In other news, I got my formal confirmation email from the Fiber Expo today – I am listed to teach my sock knitting class. This will be the second year I’ve offered the class, and hopefully I will be able to teach this year. Last year I didn’t get my class proposal in on time, and because I was listed late, I didn’t have enough registrations to hold the class.

So, this year I am on the ball, have all my ducks in a row, and assorted other odd metaphors of preparedness. My class is listed, and I am in the process of revising the handouts I developed last year. It’s nice having that chunk of the work already largely done.
I’ll be test teaching the class in September for my knitting group, and I’ll pull together an assortment of the socks I’ve knit for demo pieces. I may knit some new heel demo pieces – I’ve been wanting to do a heel sampler for a while, and this is a good excuse.

This is one of the socks I’ll probably take with me – if they’re not being worn. This is a pair of socks for Michael, in Trekking Hand Art, colorway Irland. My basic toe up sock formula, with a new bind off I’ve learned recently – the Russian bind off. This bind off makes an excellent very stretchy top for socks, and doesn’t need to be worked on larger needles, which makes my sock knitting life simpler. And simple is good. It’s simple bind off — K2, put the stitches back on to the left needle, K2Tog through the back loops. K1, repeat.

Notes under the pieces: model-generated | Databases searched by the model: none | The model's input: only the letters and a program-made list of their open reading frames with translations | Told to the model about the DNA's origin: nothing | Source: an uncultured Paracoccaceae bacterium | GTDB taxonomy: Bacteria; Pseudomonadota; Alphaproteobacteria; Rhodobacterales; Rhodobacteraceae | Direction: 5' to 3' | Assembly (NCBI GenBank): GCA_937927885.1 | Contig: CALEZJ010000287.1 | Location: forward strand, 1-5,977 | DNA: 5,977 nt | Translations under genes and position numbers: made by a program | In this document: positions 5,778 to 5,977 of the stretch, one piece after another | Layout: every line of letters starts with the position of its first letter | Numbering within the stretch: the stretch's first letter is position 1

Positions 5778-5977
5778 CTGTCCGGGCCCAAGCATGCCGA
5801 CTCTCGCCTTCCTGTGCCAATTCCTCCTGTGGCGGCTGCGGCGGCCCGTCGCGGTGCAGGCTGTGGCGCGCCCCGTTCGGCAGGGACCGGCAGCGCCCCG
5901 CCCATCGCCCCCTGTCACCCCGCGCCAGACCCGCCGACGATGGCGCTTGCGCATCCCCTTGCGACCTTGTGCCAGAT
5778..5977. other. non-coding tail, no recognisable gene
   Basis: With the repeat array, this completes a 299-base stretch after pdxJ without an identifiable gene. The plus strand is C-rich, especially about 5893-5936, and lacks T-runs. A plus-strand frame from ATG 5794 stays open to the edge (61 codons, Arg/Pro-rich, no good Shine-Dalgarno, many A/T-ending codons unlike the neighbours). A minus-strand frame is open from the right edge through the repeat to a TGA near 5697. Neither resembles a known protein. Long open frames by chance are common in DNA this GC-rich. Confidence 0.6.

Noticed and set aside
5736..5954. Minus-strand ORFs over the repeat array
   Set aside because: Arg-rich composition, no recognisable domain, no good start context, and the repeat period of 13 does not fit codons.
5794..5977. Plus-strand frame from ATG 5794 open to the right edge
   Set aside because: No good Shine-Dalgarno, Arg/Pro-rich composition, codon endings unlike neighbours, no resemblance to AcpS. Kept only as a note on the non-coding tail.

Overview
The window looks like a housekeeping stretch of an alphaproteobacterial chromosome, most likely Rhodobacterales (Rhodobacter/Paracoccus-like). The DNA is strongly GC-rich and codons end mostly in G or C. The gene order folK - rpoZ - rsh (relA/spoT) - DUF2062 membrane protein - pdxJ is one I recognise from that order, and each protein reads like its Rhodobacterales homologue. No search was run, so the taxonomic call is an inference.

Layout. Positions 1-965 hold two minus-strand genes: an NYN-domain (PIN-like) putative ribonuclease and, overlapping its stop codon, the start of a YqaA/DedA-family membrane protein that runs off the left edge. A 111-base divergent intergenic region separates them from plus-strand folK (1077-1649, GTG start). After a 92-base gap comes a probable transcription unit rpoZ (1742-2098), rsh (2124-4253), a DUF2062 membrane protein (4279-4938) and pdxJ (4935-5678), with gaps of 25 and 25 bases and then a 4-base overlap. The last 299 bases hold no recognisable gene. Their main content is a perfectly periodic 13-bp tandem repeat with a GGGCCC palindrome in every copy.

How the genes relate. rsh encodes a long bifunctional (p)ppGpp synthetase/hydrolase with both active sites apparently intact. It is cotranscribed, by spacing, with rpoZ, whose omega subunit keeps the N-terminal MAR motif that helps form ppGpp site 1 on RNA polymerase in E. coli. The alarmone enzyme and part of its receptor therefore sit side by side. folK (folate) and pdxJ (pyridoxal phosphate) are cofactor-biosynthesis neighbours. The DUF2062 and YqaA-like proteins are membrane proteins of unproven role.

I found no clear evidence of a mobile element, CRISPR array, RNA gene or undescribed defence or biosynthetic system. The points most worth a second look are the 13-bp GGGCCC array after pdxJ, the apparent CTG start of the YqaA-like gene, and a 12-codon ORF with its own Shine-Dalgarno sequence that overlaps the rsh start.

A green sock.
Russian Bind-Off on a sock.


The Ann Arbor Fiber Expo is coming up in October, and in honor of the event I’ve taken a break from working on my sweater wool and am spinning a pound of grey Cormo that I purchased at the Expo last year.    I’ve decided to spin a cabled yarn, something I haven’t done before.

Cabled yarns are interesting — you spin standard singles,  and then ply them together with a lot of extra twist,  then ply those over twisted yarns back on each other.  Since I want a 4 ply cable, I am making 2 ply yarns.   The singles are Z twist –  spun clockwise –  and the 2ply is S twist — spun counter-clockwise.   When I have both lengths of 2ply spun, then I’ll ply them clockwise,  so the final yarn has a Z twist.